Loserville continues at the Union Theatre, London until 21 March.
Star rating: 3 stars ★ ★ ★
James Bourne and Elliot Davis’ musical, originally performed by Youth Music Theatre UK before a West Yorkshire Playhouse production that briefly visited the West End in 2012, is one of the most musically accessible of recent British musicals. The Son of Dork album Welcome to Loserville was the first project Bourne undertook after the break-up of his first group Busted. And while he has continued songwriting for himself and other bands, and is currently touring with guitar ‘supergroup’ McBusted, Son of Dork’s 2005 album and this musical, which reworks many of those songs, remain his greatest achievement, a pop delight that reeks with the confidence of youth.
Transferring the cheery, cheesy guitar aesthetic to a cliché-filled American high school in 1971, Loserville charts the attempts of computer geek Michael Dork and his Star Trek-obsessed friends to beat the local computer company in the race to invent computer-to-computer email. In the cartoon world Dork inhabits, all the high school students are either geeks, nerds, cheerleaders or jocks, and this aesthetic is ably reflected in the Union Theatre’s production design, all mathematical equations, blackboards and primary-coloured blocks.
It is within Michael’s fellow nerds that the casting works best. Sandy Grigelis and Matthew Harvey’s comedy sidekick routines steal every scene they are in, while Jordan Fox’s Lucas is the standout performance of the musical. The geeky writer who also falls for the protagonist’s girlfriend Holly (Holly-Anne Hull) and ultimately betrays them both for the promise of getting his sci-fi novel published, Fox is given the best dramatic arc of the whole show, and imbues every little moment with everything he’s got.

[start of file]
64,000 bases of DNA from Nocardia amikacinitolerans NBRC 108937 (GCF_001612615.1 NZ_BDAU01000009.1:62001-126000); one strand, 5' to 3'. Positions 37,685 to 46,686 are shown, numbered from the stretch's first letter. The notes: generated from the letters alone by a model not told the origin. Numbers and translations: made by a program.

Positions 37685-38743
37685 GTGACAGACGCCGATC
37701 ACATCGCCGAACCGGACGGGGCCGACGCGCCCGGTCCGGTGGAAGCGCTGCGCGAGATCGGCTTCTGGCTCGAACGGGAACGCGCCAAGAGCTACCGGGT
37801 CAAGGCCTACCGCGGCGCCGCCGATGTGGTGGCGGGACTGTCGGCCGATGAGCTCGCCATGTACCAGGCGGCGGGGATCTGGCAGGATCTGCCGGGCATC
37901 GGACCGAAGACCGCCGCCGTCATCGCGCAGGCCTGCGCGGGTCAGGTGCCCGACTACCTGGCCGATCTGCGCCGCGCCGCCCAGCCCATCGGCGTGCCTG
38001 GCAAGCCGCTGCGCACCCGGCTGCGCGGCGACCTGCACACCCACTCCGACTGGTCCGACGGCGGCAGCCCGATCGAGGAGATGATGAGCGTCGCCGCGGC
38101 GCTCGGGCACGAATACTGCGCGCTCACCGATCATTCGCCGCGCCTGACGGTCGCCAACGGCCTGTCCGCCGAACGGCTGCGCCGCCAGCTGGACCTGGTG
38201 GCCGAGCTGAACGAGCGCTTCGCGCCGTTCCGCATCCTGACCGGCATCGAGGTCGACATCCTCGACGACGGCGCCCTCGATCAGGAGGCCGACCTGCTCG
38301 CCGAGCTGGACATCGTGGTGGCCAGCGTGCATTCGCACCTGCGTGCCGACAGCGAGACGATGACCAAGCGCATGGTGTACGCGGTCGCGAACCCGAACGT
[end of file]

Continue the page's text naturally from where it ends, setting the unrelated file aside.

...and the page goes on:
But in several ways, that so much falls upon Fox’s capable shoulders is both the biggest problem with Loserville’s structure, and this production’s saving grace. As Michael Dork, Luke Newton performs admirably between songs, but as soon as the music starts, his voice gets lost beneath both the band and the larger ensemble. To some extent, that’s a byproduct of the Union’s unamplified voices competing with electric guitars and drums. Certainly, there are other ensemble members – including Lewis Bradley, the former Any Dream Will Do contestant and the show’s most notable ‘name’, who plays bad guy Eddie – who also struggle to be heard at times. But there are others, including Fox and ‘jocks’ Ryan Ridley and Charlie Kendall, who demonstrate that it is possible to remain audible without the use of microphones.
It is, then, a real shame that the vocal performances don’t match up to the quality of the rest of the production. Matt Krzan’s effervescent choreography delights throughout, capturing the enthusiasm and verve of the score better than Nick Winston’s work in the criminally short 2012 West End run. And in his debut production as director, Michael Burgen has overseen a fun, if flawed, evening of pop-rock geekery.